Tableau de bord

📈⏳ 5 tips for better time management

"If I had eight hours to cut down a tree, I would spend six sharpening my ax. "

1- Plan your day

Planning is ideally conceived by the day, using a day plan, or a daily plan, or even by writing down your daily priorities in your diary.

From the night before, just taking a look at your week and writing down 3-5 priorities for the next day will help you visualize your day, free your memory, and put your subconscious to work overnight.

2- Waste time to gain time

Remember this: "I take time to manage my time".

You have to agree to "lose" a little time each day to gain it. And planning is saving time.

A recent study found that by spending eight unhappy minutes a day planning, we could save an hour a day.

The point to remember, to put it simply, is that the more you have to do, the more time it takes to plan! Yet we all have this natural tendency to do the exact opposite, gripped by panic at not achieving "everything".

A panic that ends up paralyzing us and removing all our lucidity to move forward and fulfill our priorities of the day.

3- Learn to set limits

To manage your time well, you have to know how to set limits. First of all. And to the others. When you set limits, you keep your hand. You stay in the choice.

Here are some applications which are inspired by professional life but which can be transposed, quite the contrary, to personal and family life:

(i) - set a duration for each thing.

Do you need to write a press release? Give yourself a specific time to do so.

(ii) - During an appointment, I notify my contact, from the start, of the time I have.

By setting limits, the meeting will be organized automatically without overflowing.

(iii) - Ditto for telephone conversations:

I immediately frame by giving time limits: "I have X time".

(iv) - Another tip: I do not give an appointment at striking hours, but at 9:15 am instead of 9:00 am, or 2:45 pm instead of 2:30 pm. Guaranteed effect!

(v) - note the essential points of what was said during an appointment or even a telephone interview (a sort of "statement of conclusions") immediately after the interview, and I report on the agenda what should be (we free the mind and we avoid oversights).

(vi) - I define non-availability times, non-interruption zones by fixing, for example, slots of one or two "quiet hours" per day, door closed if you have an independent office, no telephone, no email… and no children nearby if you are at home!

The quiet hour at home will do you good but will also do good to your child who will take advantage of it, isolated in his room, to rest, read or play quietly.

4- Knowing how to say no (but also knowing not to say yes!)

Knowing how to say no is difficult (except between 18 months and 3 years!). It is even more difficult for some than for others because our ability to say no is directly correlated to the knowledge of our deep needs and our values, and more directly still, to our self-esteem. .

The more we are in self-esteem, the easier it is for us to oppose an unassertive, serene, non-aggressive against the request of the other. This no is easy because it allows you to stay in tune with yourself. Knowing how to say no is a skill that must be developed to calmly set limits and manage time effectively.

This is tantamount to granting yourself the right to refuse a request. However, in some cases (mine for example), the most difficult is not to know how to say no but not to say yes!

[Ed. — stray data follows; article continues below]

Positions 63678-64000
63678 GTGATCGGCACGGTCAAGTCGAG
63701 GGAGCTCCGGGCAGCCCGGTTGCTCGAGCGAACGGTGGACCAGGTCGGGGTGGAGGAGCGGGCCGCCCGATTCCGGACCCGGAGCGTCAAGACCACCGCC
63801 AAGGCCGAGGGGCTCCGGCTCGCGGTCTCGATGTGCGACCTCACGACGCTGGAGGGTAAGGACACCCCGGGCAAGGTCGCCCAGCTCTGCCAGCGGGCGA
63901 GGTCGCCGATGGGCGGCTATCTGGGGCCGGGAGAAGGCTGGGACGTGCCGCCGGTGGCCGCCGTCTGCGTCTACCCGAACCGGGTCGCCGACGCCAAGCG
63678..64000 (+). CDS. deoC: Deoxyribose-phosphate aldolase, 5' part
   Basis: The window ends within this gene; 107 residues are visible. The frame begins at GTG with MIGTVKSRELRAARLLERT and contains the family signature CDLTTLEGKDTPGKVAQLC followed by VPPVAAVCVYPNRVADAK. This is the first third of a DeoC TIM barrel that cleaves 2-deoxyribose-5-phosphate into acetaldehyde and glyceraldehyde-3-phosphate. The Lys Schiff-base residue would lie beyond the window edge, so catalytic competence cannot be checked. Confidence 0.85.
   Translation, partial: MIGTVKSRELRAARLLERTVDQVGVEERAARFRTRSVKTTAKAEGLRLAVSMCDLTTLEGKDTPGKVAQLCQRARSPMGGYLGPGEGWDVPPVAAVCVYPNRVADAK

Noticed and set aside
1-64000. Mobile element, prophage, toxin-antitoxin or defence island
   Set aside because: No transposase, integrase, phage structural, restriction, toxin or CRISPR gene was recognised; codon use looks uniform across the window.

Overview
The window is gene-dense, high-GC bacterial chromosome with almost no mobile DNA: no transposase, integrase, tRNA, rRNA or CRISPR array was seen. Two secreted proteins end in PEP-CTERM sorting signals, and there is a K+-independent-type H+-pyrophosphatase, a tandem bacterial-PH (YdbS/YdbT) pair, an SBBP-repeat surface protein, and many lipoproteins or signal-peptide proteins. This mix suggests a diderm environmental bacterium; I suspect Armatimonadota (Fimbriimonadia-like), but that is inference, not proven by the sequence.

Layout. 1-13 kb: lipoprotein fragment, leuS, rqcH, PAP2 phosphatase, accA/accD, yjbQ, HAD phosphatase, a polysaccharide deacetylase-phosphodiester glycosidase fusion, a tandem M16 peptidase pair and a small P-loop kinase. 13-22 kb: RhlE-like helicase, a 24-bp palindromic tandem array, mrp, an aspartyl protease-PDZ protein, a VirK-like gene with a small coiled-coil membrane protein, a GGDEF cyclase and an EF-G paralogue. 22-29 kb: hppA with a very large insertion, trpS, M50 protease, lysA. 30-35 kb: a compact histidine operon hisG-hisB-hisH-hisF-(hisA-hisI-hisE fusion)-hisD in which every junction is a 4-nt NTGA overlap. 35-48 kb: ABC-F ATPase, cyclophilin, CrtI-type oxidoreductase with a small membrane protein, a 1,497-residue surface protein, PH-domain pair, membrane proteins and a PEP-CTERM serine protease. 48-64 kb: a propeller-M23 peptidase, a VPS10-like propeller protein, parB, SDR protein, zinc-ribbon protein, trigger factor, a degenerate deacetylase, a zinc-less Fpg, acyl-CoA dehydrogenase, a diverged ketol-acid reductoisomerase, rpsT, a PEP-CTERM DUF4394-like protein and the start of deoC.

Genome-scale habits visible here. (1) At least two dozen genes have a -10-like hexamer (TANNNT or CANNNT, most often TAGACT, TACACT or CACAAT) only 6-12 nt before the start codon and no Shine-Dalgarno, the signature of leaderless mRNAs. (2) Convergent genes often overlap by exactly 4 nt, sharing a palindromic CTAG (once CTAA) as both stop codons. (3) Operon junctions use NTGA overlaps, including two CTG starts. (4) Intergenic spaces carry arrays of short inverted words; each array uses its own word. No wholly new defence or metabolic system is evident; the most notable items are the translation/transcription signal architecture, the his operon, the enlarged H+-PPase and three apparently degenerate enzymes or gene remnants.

Let me explain: in my case, for example, I have never had any difficulty in saying no to the other, in a diplomatic and respectful manner of course, if the request seems inappropriate or does not meet my needs or to my priorities of the moment.

On the other hand, I am as suspicious as a plague of my enthusiastic nature and my attraction for challenges of all kinds, which lead me, more often than not, to get carried away and to accept more than it should be new proposals.

In short, I find it hard to resist (I reassure you, in certain areas only) the temptation! What do you expect! If you're like me, the best answer to your natural enthusiasm is to postpone your answer for a few days: make it a rule to never give your consent straight away.

Give yourself a few days to reflect and weigh the pros and cons of your commitment. It will be easier for you, with a rested head (cold?), To measure if you can really take on this new load in your schedule and especially if it is worth it, with regard to the priorities that you have set for yourself.

5- Tutorial to lighten your agenda in less than 5 minutes.

When you feel overwhelmed, that you no longer have control over the situation, physically or mentally, have no qualms about reducing your schedule.

Concretely, how do we do it?

1) We open our agenda.

2) We pick up the phone

3) We cancel (or postpone to a much later date) his appointment.

4) We blow a good blow and we breathe!

It's simple but terribly effective! And you will see, no one will die.

The earth hasn't stopped spinning. And take advantage of the time you have just released instantly, in your calendar, but also in your mind!

To conclude

"your choice set you free"

You will notice, whether it is a question of setting limits, knowing how to say no or even reducing your agenda, that everything is based on choice.

I could talk to you about time management on pages and pages, but that's not the point. Because I would like you to retain only one master idea: Managing your time is essentially based on your ability to CHOOSE and set limits, in accordance with your values, while respecting your priorities, and in asserting who you are.

More than any speech in the world, understanding it, experimenting it, integrating it into your daily life will allow you to regain control of the organization of your time today.

So, ready to take control?